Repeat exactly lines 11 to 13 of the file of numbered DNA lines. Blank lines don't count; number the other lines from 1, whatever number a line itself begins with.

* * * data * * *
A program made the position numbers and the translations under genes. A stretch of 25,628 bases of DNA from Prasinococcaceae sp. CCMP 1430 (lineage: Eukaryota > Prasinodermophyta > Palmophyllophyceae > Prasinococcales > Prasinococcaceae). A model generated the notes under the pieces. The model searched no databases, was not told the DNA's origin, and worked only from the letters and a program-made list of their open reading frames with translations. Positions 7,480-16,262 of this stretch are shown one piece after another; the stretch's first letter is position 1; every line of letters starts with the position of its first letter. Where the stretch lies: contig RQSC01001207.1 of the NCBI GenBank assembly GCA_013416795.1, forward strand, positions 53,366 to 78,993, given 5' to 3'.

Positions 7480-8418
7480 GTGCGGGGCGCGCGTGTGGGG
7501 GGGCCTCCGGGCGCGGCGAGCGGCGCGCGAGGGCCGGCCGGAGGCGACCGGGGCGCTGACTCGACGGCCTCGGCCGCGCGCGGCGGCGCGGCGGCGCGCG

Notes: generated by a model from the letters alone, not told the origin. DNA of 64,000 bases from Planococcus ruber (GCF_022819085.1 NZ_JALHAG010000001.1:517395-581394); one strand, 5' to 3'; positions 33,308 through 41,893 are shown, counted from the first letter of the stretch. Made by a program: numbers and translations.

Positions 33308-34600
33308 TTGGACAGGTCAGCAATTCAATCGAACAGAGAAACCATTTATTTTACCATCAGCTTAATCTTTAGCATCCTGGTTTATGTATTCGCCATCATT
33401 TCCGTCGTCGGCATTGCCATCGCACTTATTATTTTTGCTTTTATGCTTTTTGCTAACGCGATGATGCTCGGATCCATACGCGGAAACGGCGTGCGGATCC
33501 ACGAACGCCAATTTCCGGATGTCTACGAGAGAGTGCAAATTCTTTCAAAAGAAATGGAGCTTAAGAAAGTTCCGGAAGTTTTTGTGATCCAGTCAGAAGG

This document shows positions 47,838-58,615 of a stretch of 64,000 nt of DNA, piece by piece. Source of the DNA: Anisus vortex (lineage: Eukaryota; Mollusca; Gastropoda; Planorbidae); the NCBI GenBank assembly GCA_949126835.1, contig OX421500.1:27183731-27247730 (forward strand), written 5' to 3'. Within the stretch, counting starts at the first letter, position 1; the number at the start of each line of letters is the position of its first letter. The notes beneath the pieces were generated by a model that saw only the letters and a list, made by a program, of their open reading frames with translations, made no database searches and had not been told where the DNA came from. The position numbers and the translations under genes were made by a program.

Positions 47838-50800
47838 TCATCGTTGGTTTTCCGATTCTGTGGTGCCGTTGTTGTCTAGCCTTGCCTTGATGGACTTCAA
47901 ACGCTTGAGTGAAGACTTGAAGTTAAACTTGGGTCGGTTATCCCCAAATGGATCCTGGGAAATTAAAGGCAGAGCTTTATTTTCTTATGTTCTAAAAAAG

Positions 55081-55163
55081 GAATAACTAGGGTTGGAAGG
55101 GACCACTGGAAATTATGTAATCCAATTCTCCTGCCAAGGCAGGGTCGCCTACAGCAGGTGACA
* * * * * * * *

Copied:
Positions 47838-50800
47838 TCATCGTTGGTTTTCCGATTCTGTGGTGCCGTTGTTGTCTAGCCTTGCCTTGATGGACTTCAA
47901 ACGCTTGAGTGAAGACTTGAAGTTAAACTTGGGTCGGTTATCCCCAAATGGATCCTGGGAAATTAAAGGCAGAGCTTTATTTTCTTATGTTCTAAAAAAG